As expected, Pope John Paul II, in his sweeping apologies for the
mistreatment of Jews by Christians through the ages, said nothing about
the “silence” of his predecessor, Pius XII, about the Holocaust
of the Jews during World War II. Many commentators, Jewish and gentile,
are therefore calling the new apologies insufficient.
Even the New York Times, forgetting its own praise of Pius during
the war for his condemnations of racial persecution, has joined the
chorus of calumny. Pius has become the target of a virulent hate campaign
that began with the play The Deputy in 1963 and has recently gained
new impetus from a book smearing Pius as “Hitler’s Pope.”
Hitler himself would have found this judgment surprising; he called
Pius a “mouthpiece of the Jews.” Israel Zolli, Grand Rabbi
of Rome during the war, agreed with Hitler on this point: he was so
grateful for Pius’s efforts to save Jews that he became a Catholic
after the war and took Pius’s baptismal name, Eugenio, as his
own. When Pius died in 1958, many Jewish leaders, including Golda Meir,
praised him profusely.
What has happened since 1958 to obscure Pius’s good deeds and
blacken his name? The facts haven’t changed; but popular perspective
True, Pius never specifically condemned “the Holocaust”;
he never heard the term used as we now use it. It came into use only
after the war — in fact, only years after his death. Franklin
Roosevelt and Winston Churchill, who did virtually nothing to save
Jews from Nazis, never referred to the persecution as “the Holocaust” either
and said very little about it in any terms. But, being liberal heroes,
they have been pardoned. Spain’s Francisco Franco saved tens
of thousands of Jews but, like Pius, was a “reactionary” Catholic
and is thus ineligible for liberal praise.
A thoughtful book by the historian Peter Novick, The Holocaust in
American Life (published by Houghton Mifflin), reminds us not only
that the term the Holocaust is of recent origin but also that it represents
a very recent way of thinking.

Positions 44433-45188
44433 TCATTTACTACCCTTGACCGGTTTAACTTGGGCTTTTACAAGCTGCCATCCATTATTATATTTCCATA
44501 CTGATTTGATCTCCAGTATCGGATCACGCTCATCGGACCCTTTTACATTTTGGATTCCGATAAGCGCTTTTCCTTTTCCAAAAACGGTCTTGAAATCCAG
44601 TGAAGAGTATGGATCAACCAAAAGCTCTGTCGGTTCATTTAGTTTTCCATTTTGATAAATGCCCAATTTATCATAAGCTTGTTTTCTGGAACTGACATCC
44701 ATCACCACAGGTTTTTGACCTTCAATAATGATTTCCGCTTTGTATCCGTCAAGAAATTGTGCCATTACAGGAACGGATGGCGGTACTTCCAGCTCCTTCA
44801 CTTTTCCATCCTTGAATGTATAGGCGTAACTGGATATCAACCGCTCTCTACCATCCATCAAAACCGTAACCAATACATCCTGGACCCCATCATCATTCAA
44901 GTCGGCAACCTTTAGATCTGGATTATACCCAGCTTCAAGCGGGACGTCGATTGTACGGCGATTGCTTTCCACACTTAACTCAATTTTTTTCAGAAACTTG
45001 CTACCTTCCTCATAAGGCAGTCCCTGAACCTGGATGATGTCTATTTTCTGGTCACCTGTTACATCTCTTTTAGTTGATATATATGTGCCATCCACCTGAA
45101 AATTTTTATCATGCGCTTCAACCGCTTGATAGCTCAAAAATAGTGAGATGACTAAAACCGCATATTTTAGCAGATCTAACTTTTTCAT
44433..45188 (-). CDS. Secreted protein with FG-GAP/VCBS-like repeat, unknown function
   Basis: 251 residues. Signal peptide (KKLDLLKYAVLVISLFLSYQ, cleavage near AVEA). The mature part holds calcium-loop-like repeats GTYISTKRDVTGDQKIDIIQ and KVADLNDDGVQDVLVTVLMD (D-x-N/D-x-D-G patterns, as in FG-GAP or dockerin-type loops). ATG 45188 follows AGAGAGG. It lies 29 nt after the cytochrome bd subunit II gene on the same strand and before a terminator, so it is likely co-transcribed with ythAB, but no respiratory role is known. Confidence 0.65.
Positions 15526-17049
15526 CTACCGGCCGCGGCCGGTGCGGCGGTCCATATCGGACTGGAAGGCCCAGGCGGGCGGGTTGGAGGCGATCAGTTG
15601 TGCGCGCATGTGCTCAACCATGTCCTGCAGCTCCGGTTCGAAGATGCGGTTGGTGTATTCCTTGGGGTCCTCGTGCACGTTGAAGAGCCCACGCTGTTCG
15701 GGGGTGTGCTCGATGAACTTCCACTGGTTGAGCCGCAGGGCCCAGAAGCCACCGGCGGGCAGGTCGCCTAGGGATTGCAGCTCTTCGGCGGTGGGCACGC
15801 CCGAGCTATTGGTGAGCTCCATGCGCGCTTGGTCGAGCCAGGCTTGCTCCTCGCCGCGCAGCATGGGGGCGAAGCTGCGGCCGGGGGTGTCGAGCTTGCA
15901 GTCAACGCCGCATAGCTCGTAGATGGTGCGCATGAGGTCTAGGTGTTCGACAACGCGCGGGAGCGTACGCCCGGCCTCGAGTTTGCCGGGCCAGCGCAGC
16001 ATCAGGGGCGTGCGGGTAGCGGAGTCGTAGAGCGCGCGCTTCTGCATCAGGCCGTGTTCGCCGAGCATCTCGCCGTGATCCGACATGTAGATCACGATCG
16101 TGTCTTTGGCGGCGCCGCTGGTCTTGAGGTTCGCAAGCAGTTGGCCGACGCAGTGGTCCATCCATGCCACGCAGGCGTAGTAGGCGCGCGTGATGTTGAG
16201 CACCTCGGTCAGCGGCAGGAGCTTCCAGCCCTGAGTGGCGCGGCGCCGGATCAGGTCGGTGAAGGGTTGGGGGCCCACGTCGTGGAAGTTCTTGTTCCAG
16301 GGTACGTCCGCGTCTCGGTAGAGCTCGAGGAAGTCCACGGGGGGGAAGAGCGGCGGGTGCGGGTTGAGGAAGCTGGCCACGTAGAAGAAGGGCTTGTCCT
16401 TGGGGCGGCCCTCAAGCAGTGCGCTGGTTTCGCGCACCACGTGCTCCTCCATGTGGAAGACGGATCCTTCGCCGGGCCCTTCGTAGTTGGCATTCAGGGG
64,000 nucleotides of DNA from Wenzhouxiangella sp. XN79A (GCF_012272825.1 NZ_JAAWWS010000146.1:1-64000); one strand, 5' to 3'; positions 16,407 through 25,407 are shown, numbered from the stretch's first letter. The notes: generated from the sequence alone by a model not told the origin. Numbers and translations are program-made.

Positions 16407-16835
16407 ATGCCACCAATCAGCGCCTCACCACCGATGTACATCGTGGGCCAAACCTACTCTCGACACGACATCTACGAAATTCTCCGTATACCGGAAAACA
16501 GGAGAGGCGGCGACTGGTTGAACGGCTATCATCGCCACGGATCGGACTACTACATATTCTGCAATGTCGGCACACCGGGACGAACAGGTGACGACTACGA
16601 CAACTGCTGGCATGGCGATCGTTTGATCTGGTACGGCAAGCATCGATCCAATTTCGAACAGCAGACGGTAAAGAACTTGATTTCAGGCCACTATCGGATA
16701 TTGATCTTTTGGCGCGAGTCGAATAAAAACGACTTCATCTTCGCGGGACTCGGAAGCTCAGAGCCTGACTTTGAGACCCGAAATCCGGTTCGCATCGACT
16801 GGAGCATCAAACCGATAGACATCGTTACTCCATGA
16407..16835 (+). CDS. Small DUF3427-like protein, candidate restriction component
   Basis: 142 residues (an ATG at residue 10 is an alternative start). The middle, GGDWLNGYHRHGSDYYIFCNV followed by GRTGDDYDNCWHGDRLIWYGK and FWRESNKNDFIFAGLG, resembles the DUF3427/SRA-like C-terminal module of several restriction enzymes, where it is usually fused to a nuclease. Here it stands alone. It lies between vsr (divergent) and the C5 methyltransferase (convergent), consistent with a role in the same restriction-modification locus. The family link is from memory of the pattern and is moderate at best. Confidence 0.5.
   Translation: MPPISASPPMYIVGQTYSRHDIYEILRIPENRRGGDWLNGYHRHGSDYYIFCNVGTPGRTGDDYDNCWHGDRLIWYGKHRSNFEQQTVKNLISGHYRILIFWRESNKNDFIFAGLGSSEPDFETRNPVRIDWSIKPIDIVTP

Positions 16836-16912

During the 1940s, the persecution of the Jews was not neatly separated,
in people’s minds, from the enormous welter of violence that
was World War II. Novick observes that “throughout the war (and,
as we will see, for some time thereafter) what we now call the Holocaust
was neither a distinct entity nor particularly salient. The murder
of European Jewry, insofar as it was understood or acknowledged, was
just one among the countless dimensions of a conflict that was consuming
the lives of tens of millions around the globe. It was not ‘the
Holocaust’; it was simply the (underestimated) Jewish fraction
of the holocaust then engulfing the world.”
He repeats the point emphatically: “What we now call ‘the
Holocaust’ ... seemed to most people at the time simply the Jewish
portion of the worldwide holocaust that had consumed between fifty
and sixty million victims.”
Even Jewish groups didn’t make the kind of vocal protest Pius
is now being condemned for failing to make. They preferred to speak
in more general terms of the various victims of Nazism. Novick quotes
them as speaking in rhetorically inclusive lists — “the
Czechs, the Poles, the Jews, the Russians” or “Catholics,
Protestants, Jews” — that gave the impression that the
Jews were only one among many Nazi target groups. Only much later did
Jewish suffering gain preeminence in popular understanding. Wartime
decorum resisted singling out specific ethnic groups; that was felt
to be the Nazis’ game.
From a Catholic perspective, it’s more surprising that Pius
said so little about Communism, the bombing of cities, and nuclear
weapons. He could easily have discouraged Catholics from fighting for
the Allied cause if he’d been “Hitler’s Pope.” Throughout
the war, in fact, he ignored Hitler’s pleas for a condemnation
of Communism, though before and after the war he was militantly anti-Communist.
Millions of Catholics fought and died on the Allied side. One wonders
whether they would have been so ready to make sacrifices if they had
known that after the war countless of their fellow Catholics would
fall under Communist rule, while their Pope and their Church would
be smeared as Hitler’s accomplices.
Copyright © 2011 by the Fitzgerald
Griffin Foundation. All rights reserved. This column was published originally
by Griffin Internet Syndicate on March 28, 2000.
Joe Sobran was an author and a syndicated columnist. See bio
and archives of some of his columns.
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